The Feds are alleging that as early as 1998, there were red flags with the JPMorgan “703 account”, an account that Bernie Madoff banked through. And, in 2008, the bank’s London desk circulated a memo describing JPMorgan’s inability to validate his trading activity or custody of assets and concerns over his “odd choice” of a one-man accounting firm, the government said.
Bank records show that funds were being transferred back and forth from the 703 account for no reason. Madoff was recording double-digit returns on investments that were “too good to be true.” The bank itself was worried enough about possible fraud to withdraw about $300 million of its own money from Madoff feeder funds, three months before the Madoff Ponzi scheme was exposed by authorities.
When Madoff finally revealed to the FBI that his investment advisory business was a Ponzi scheme in December 2008, fictitious account statements for thousands of clients showed $60 billion in assets. Of the roughly $17.5 billion in principal that was real, most of it was gone.
For keeping quiet about its suspicions, on Tuesday, JPMorgan agreed to forfeit $1.7 billion to settle criminal charges alleging it turned a blind eye to the Madoff bank fraud, plus it will pay an additional $543 million to settle civil claims by victims. The bank will also will pay a $350 million civil penalty for what the Treasury Department called “critical and widespread deficiencies” in its programs to prevent money laundering and other suspicious activity.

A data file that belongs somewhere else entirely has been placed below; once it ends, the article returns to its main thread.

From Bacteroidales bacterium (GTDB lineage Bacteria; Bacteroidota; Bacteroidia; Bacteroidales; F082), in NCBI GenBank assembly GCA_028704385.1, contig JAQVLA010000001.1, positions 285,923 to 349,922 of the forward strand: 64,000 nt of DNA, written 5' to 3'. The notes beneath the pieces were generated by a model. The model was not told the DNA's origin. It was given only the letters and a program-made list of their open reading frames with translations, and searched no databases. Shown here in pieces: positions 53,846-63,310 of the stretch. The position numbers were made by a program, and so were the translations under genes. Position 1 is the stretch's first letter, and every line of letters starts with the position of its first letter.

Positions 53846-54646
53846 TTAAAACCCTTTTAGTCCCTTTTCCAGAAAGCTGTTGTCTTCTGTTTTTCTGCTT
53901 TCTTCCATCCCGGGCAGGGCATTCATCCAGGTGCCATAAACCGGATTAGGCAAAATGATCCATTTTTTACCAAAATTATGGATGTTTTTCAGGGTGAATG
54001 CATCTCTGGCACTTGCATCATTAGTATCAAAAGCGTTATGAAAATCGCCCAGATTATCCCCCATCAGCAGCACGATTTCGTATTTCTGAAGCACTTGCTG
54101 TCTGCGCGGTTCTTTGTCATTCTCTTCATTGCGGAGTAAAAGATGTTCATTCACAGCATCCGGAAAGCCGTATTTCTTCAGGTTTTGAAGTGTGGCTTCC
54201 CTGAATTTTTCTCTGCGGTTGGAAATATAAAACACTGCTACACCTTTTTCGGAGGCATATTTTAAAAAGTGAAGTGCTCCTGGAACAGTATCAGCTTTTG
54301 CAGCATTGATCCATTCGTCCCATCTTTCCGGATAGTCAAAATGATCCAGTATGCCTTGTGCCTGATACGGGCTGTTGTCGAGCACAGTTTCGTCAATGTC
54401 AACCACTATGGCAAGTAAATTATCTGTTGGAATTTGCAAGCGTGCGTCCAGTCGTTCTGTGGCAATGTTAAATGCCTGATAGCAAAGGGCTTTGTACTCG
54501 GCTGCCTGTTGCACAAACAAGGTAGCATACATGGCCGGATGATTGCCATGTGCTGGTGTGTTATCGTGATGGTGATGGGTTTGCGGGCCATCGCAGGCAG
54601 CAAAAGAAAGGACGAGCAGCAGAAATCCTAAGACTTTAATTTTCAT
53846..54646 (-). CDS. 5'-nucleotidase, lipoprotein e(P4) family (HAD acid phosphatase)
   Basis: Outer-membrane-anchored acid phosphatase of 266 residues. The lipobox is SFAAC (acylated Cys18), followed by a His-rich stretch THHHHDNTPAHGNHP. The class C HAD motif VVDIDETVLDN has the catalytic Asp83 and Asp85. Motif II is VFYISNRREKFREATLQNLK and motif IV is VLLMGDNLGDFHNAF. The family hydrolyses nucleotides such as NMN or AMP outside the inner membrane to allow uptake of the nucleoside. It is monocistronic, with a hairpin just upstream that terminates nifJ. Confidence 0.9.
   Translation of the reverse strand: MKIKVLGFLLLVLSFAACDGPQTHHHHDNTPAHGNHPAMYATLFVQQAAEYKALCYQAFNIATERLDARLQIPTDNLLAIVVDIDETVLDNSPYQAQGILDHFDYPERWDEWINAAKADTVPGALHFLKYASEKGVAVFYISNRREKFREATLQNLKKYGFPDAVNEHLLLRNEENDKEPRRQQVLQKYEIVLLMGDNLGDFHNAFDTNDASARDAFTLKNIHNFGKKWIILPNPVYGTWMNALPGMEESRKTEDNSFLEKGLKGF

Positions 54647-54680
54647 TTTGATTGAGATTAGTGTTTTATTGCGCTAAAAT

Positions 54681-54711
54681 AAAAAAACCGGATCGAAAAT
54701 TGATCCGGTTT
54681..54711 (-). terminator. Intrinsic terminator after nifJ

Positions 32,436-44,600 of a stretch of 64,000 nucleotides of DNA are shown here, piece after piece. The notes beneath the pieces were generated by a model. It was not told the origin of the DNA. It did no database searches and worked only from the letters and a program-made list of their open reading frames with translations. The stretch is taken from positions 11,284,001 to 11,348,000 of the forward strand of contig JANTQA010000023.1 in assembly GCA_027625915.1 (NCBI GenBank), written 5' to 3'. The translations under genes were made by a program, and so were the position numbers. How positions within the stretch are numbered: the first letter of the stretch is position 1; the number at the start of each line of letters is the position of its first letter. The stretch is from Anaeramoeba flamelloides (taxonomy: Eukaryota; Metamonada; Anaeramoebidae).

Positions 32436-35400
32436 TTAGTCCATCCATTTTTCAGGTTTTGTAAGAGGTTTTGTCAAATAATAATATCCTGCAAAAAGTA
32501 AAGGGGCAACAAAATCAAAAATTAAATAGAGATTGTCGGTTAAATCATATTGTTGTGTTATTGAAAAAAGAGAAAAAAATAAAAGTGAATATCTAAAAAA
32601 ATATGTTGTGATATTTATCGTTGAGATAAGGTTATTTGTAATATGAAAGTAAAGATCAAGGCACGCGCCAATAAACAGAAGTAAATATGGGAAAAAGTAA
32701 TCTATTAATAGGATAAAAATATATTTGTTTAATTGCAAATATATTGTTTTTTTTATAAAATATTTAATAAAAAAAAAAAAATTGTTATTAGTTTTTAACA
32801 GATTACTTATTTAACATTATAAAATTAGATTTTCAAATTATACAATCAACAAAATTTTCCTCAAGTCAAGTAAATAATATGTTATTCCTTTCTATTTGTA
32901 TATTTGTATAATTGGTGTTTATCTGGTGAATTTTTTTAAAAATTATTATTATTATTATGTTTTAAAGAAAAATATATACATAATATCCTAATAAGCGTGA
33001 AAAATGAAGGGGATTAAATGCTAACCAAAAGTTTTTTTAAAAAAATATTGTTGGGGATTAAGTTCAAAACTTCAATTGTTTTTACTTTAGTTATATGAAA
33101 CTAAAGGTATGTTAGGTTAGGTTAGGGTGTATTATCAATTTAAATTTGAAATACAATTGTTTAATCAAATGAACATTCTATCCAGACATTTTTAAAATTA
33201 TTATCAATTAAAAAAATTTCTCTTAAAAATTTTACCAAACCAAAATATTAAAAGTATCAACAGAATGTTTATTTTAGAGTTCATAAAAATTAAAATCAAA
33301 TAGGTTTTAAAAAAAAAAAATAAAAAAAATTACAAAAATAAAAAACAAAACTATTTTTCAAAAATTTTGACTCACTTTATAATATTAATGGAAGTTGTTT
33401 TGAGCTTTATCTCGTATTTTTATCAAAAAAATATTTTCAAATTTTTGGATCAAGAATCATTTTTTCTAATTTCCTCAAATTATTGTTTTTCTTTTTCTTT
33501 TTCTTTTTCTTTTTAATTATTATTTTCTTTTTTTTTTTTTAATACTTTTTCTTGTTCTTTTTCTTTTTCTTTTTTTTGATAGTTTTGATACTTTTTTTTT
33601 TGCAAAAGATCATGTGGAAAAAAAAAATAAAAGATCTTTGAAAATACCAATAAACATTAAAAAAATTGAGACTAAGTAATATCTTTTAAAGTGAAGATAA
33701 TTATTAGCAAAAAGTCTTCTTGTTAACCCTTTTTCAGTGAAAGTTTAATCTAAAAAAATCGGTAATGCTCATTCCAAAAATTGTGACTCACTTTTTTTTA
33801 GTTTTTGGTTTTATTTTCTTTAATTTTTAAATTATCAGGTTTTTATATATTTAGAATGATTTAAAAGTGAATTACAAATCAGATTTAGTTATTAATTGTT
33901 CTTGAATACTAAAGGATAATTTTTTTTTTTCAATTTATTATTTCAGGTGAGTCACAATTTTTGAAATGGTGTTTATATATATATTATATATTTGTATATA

According to U.S. Attorney Preet Bharara:
“Despite all these alarm bells, JPMorgan never closed or even seriously questioned Madoff’s Ponzi-enabling 703 account …On the other hand, when it came to its own money, JPMorgan knew how to connect the dots and take action to protect itself against risk.”
In a statement, JPMorgan said it recognized it “could have done a better job pulling together various pieces of information and concerns about Madoff from different parts of the bank over time.”
The settlement includes a so-called two year “deferred prosecution agreement” that requires the bank to acknowledge failures in its protections against money laundering and to pay the $1.7 billion into a fund established for victims of Madoff’s fraud, in exchange for avoiding criminal charges. (No individual executives were accused of wrongdoing.) It also resolves two felony violations of the Bank Secrecy Act in connection with the bank’s relationship with Bernard L. Madoff Investment Securities–the private investment arm of Madoff’s former business.
It is believed by prosecutors that the $1.7 billion forfeiture is the largest in history by a U.S. bank and the largest Department of Justice penalty for a Bank Secrecy Act violation.
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